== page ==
You can read the magazine in one of the following languages
You can read the global content or the content from your region
Business travel is expected to bounce back to near pre-pandemic levels in 2023, though prices for airfares and hotels will continue climbing, according to forecasts.
Corporate travel budgets this year are predicted to hit 98 percent of the 2019 level despite economic uncertainties, with smaller companies driving the increased demand, Morgan Stanley Research stated in its survey of 100 global managers.
“The majority believe 2023 budgets will be between six percent to 10 percent higher than 2019,” equity analyst Ravi Shanker said. “The expected increase in corporate airfares is not having a major impact on corporate travel as passenger volume is expected to be basically flat versus 2019.”
Tom Walley, Global Managing Director at Corporate Traveller, a division of Flight Centre Travel Group, told Pax Global Media that prices will stay high until Chinese carriers return to full service. He also predicted middle managers will travel again in 2023 – something so far reserved for more senior managers post-pandemic – while businesses will book further in advance as fears of renewed COVID-19 restrictions fade.
With an economic slowdown looming, many employees are embracing ‘career cushioning’, in which they prepare for possible new jobs while remaining in their current positions. The objective is to ensure a soft landing in the case of layoffs or reduced hours.
“Think of it like an insurance policy to set yourself up for success,” LinkedIn contributor Catherine Fisher wrote. “I think I speak for most of us when I say we could all benefit from an extra plush cushion to fall back on if the unexpected arises.”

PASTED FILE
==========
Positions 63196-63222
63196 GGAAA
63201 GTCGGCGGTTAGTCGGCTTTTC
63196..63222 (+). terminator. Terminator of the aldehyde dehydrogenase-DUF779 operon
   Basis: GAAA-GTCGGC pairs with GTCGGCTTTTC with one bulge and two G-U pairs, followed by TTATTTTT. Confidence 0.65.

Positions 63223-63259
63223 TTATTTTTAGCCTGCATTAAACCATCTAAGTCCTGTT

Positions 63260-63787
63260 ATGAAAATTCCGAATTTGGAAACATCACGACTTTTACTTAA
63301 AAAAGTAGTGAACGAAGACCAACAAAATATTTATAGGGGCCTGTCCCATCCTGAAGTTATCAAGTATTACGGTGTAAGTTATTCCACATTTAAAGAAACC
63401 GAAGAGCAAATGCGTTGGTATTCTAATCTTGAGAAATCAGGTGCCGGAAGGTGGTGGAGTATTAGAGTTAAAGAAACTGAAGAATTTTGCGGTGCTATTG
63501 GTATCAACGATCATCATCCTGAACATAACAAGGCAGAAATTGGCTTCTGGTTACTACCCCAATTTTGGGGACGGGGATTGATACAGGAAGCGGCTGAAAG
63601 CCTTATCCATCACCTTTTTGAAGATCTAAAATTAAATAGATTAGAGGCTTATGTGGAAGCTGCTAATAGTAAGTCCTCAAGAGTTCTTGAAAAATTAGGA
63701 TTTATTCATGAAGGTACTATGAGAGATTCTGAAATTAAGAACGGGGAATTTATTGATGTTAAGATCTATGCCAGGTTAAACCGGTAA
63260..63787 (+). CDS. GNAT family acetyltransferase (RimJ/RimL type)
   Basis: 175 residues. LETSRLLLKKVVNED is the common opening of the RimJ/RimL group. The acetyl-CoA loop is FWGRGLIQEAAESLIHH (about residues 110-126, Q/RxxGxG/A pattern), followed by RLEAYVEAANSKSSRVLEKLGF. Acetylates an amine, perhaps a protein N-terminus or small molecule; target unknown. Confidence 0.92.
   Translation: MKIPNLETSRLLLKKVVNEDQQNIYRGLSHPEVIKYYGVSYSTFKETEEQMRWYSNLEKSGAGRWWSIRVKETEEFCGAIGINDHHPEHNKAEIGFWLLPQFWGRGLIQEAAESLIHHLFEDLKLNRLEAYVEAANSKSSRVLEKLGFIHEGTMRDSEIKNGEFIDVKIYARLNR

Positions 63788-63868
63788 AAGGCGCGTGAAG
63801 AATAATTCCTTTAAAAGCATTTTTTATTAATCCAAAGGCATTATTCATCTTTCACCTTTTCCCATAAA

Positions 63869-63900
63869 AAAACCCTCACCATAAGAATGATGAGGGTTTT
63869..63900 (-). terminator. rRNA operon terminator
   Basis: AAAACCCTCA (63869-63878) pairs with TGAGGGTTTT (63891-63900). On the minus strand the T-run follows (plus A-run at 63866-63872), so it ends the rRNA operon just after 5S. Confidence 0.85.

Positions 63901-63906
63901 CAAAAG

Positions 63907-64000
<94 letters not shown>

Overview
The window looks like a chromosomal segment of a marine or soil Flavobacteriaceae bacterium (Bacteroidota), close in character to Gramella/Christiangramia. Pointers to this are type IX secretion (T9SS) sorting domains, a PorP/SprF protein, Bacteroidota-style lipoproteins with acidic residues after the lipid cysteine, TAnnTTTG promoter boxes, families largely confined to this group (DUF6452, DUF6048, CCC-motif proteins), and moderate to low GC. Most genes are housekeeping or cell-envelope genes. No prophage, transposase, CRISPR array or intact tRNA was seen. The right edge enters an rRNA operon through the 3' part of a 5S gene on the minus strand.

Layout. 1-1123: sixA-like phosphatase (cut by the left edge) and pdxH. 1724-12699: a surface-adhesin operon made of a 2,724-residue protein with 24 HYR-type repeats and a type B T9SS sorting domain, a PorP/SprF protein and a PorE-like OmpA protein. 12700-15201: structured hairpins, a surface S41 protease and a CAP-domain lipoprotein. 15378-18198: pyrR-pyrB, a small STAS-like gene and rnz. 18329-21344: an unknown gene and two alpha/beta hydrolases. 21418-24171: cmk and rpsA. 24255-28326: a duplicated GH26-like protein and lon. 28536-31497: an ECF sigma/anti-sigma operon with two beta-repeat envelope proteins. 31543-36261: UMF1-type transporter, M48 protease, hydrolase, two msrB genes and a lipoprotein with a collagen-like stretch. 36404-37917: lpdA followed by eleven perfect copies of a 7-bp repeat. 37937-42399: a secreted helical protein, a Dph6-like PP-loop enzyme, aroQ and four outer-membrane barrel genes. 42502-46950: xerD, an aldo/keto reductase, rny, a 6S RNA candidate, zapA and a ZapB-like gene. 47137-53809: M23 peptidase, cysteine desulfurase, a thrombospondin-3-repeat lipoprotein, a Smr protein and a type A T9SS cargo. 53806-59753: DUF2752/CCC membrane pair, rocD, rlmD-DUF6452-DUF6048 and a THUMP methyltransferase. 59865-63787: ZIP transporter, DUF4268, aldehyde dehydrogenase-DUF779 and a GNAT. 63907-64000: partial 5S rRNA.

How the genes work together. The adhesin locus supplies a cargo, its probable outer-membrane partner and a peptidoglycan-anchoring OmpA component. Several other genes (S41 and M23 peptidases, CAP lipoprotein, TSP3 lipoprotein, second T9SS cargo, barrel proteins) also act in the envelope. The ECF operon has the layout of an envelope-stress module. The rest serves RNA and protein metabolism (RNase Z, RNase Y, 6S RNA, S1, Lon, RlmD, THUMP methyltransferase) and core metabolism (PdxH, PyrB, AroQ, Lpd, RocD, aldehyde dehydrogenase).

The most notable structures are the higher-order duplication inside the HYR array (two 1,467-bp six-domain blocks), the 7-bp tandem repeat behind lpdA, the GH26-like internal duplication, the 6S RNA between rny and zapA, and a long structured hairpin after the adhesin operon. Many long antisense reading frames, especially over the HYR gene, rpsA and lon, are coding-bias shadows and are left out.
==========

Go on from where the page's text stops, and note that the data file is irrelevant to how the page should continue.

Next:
The concept of career cushioning is not new, but its re-emergence coincides with other workplace trends such as quiet quitting – when employees only perform the minimum required. Companies can benefit from employees’ career cushioning, however.
“The skills you need to hire for are right under your nose,” career coach Sarah Hernon told the Financial Times. “Organizations risk being behind the times if they don’t think their employees are looking at other career options.”
An old adage says the customer comes first. But 34 human resources professionals, employee experience practitioners and future-thinkers are rebelling against that idea, saying it’s time to put employees first.
The group Excellent is pushing the Employee Experience (EX), which promotes improved business performance and healthier corporate cultures through enhanced employee wellbeing – even for customer-centric firms.
“EX defines the moments that, together, shape an organization’s culture. While culture itself cannot be designed, the employee experiences that shape culture can,” the EX manifesto says. “Organizations proactively improving their EX outperform reactive organizations focusing on mitigating pain points.”
The values of EX depart from traditional workplace mores. Work is seen as ‘enriching’ rather than ‘extractive’. Firms ‘unlock’ talent rather than fight for talent and promote ‘employee-first’ rather than ‘customer-first’ policies.
“Employees create customer outcomes,” the manifesto says. “Delivering great employee experience directly improves customer experience.”
The annual Social Progress Index curates non-economic indicators such as health and environmental factors from the past 12 years to offer a glimpse at how the world is performing in these areas. There have been improvements since 2011, though rate has slowed since 2017, according to the authors. Sierra Leone in Africa topped the list of the most-improved countries: